Two days after arriving at Réunion, Razafinandriamanitra gave birth to a daughter, but the labour and journey had been too much for her and she died. The infant Marie-Louise was duly adopted by Queen Ranavalona and was made her heir as she had no children of her own.
Left: The family, including Ranavalona and her great-niece as a toddler. The French officer is probably her god father – French officer Alfred Durand
Right: Queen Ranavalona III circa 1900 in Algeria wearing European high fashion and exotic headdress, the dress bearing Madagascar flowers
The Queen was supported as always by her influential Aunt - Ramasindrazana, who had acted as her political advisor during her reign and had been something of a thorn in the side of the French authorities. She was blamed for helping to incite rebellions against the French colonialists, and although many of her male conspirators and relations were executed, they balked at killing a woman, so she was packed off to Réunion with the Queen instead.
Part of 51, estimate £1,000-1,500: Princess Ramasindrazana's dress
Ranavalona’s husband (and old enough to be her father) was Prime Minister Rainilaiarivony. He had been sent into exile a year earlier to Algiers but died within a few months there, leaving Ranavalona even more defenceless. It had been the tradition that the Queen married the Prime Minister. Indeed, he had been married to the two previous Queens and it was rumoured that he had poisoned Ranavalona's first husband (making her a widow at just 22), when it seemed likely she would accede to the throne after the death of her aunt Queen Ranavalona II. However, this group of strong women managed perfectly well without him!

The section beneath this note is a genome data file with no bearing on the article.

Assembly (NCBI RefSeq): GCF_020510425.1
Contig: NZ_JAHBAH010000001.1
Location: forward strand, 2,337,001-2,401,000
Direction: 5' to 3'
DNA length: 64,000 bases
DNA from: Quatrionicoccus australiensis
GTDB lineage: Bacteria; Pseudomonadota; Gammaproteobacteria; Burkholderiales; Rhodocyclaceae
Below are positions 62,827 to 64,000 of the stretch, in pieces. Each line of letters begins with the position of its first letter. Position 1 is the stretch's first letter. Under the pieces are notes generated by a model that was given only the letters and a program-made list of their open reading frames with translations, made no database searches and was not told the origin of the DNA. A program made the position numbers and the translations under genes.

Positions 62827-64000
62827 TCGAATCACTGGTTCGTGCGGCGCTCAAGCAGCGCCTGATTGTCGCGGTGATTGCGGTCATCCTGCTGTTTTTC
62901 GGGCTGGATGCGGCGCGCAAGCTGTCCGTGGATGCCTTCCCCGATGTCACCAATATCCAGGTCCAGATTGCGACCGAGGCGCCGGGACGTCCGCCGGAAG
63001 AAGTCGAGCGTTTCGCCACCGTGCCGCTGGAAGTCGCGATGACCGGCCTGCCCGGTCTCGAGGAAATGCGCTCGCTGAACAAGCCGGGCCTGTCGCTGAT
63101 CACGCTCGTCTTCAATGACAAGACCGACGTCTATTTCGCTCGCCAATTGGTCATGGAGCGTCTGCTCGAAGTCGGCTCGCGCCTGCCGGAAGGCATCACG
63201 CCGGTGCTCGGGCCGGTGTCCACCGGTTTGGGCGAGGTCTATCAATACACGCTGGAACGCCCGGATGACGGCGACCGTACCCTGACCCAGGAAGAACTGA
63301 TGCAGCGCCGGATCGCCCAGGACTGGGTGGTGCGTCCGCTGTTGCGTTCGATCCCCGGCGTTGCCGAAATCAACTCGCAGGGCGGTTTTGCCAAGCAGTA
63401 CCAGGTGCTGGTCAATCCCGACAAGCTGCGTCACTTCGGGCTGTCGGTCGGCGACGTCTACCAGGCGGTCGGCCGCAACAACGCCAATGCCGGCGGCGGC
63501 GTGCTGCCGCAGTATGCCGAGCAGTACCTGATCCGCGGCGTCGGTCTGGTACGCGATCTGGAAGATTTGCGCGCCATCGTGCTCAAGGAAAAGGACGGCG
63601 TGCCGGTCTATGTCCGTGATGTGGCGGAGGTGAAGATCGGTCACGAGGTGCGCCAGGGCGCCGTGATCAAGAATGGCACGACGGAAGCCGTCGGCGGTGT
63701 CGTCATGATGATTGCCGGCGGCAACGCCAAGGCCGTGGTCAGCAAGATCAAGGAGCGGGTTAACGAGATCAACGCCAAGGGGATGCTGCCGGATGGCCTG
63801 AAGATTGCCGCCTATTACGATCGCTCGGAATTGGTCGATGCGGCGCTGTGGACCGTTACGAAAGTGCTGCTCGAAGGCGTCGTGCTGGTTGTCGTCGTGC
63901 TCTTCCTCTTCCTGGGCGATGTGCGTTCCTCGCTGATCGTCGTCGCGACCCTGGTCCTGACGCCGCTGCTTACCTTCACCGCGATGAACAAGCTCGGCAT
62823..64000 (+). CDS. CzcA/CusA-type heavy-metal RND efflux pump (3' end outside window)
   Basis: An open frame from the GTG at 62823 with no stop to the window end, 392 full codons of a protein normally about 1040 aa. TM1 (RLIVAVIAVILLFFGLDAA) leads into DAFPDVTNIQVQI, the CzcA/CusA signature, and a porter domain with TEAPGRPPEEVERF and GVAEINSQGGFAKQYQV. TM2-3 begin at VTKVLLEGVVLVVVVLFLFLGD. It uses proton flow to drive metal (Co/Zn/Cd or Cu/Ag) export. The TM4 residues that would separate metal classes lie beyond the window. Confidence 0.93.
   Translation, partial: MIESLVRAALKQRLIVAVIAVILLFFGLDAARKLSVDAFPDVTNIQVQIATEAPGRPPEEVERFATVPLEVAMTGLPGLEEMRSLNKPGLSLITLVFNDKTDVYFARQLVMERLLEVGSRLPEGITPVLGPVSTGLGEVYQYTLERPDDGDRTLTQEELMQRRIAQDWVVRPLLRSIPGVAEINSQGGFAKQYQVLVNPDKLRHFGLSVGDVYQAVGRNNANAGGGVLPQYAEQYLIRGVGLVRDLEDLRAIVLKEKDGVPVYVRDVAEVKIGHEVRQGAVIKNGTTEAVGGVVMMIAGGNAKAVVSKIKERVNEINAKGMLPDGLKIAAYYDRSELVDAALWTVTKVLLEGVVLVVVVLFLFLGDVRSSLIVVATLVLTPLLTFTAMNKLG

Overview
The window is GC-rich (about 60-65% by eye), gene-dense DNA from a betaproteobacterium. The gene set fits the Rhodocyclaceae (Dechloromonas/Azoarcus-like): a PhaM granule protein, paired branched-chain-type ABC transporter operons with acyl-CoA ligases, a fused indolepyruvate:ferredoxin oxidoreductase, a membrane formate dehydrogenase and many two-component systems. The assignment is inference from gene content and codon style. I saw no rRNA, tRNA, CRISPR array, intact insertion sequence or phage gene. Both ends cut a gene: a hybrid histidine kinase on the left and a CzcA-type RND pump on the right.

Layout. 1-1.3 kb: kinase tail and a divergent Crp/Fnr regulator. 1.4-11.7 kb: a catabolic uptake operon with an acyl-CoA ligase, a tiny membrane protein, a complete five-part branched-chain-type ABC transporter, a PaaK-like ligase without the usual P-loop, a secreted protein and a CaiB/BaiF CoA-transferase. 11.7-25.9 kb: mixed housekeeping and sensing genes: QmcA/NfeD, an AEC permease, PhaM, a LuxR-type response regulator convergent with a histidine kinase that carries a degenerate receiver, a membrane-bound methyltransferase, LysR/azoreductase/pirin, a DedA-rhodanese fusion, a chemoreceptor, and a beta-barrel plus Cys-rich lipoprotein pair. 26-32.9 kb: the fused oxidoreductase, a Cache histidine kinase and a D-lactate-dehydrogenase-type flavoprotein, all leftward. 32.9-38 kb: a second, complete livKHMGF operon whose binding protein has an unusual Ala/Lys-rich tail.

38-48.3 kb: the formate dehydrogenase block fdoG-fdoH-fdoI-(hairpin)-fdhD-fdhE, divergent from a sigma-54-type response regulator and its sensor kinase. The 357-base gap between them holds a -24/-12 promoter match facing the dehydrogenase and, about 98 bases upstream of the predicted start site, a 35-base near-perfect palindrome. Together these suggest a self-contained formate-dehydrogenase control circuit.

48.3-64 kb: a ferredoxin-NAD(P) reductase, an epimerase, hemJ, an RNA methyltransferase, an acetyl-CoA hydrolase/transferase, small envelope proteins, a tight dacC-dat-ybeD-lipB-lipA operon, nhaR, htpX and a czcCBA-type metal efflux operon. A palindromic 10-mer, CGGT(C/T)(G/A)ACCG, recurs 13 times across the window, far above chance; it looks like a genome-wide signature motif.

Prime Minister Rainilaiarivony Queen Ranavalona III, circa 1892
The French authorities, nervous of new uprisings in Madagascar, decided to put more distance between the Queen and her people. So, in 1899, the Queen and her entourage were peremptorily ordered to board a ship bound for France. Ranavalona was initially pleased, as she hoped to be exiled in Paris (she liked to order clothes from French couture houses), but upon docking in Marseilles she learned that their final destination was to be Algeria. She burst into tears and declared, 'Who is certain of tomorrow? Only yesterday I was a queen; today I am simply an unhappy, broken-hearted woman.'
Queen Ranavalona was featured in song (left) and even on biscuit wrappers (right)
However, Algeria wasn't too bad - it had a sophisticated and thriving social life and the Queen soon became something of a cause célèbre. The archive includes musical programmes dedicated to her.
Queen Ranavalona III on holiday in France, c.1903